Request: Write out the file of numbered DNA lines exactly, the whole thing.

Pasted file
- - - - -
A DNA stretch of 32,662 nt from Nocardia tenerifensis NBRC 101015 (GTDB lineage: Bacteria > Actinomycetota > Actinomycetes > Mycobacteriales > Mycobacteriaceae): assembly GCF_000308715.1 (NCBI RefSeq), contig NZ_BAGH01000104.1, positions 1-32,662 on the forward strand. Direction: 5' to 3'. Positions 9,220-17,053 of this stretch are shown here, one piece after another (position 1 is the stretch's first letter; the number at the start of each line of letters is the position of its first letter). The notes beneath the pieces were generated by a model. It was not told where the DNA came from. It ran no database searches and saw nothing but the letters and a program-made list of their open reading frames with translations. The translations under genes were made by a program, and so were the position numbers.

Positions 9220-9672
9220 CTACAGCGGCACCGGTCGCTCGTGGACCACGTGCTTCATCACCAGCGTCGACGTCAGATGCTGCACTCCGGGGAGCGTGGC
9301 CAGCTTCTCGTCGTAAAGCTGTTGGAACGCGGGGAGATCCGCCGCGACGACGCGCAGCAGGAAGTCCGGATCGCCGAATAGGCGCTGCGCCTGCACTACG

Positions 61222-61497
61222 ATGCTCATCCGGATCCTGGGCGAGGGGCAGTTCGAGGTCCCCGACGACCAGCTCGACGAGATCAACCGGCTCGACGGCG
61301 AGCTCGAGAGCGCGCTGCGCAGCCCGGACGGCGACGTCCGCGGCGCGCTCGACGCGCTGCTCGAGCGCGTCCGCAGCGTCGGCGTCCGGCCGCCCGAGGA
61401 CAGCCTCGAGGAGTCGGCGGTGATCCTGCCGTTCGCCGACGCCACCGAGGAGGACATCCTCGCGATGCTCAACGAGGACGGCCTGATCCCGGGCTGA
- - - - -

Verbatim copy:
A DNA stretch of 32,662 nt from Nocardia tenerifensis NBRC 101015 (GTDB lineage: Bacteria > Actinomycetota > Actinomycetes > Mycobacteriales > Mycobacteriaceae): assembly GCF_000308715.1 (NCBI RefSeq), contig NZ_BAGH01000104.1, positions 1-32,662 on the forward strand. Direction: 5' to 3'. Positions 9,220-17,053 of this stretch are shown here, one piece after another (position 1 is the stretch's first letter; the number at the start of each line of letters is the position of its first letter). The notes beneath the pieces were generated by a model. It was not told where the DNA came from. It ran no database searches and saw nothing but the letters and a program-made list of their open reading frames with translations. The translations under genes were made by a program, and so were the position numbers.

Positions 9220-9672
9220 CTACAGCGGCACCGGTCGCTCGTGGACCACGTGCTTCATCACCAGCGTCGACGTCAGATGCTGCACTCCGGGGAGCGTGGC
9301 CAGCTTCTCGTCGTAAAGCTGTTGGAACGCGGGGAGATCCGCCGCGACGACGCGCAGCAGGAAGTCCGGATCGCCGAATAGGCGCTGCGCCTGCACTACG

Positions 61222-61497
61222 ATGCTCATCCGGATCCTGGGCGAGGGGCAGTTCGAGGTCCCCGACGACCAGCTCGACGAGATCAACCGGCTCGACGGCG
61301 AGCTCGAGAGCGCGCTGCGCAGCCCGGACGGCGACGTCCGCGGCGCGCTCGACGCGCTGCTCGAGCGCGTCCGCAGCGTCGGCGTCCGGCCGCCCGAGGA
61401 CAGCCTCGAGGAGTCGGCGGTGATCCTGCCGTTCGCCGACGCCACCGAGGAGGACATCCTCGCGATGCTCAACGAGGACGGCCTGATCCCGGGCTGA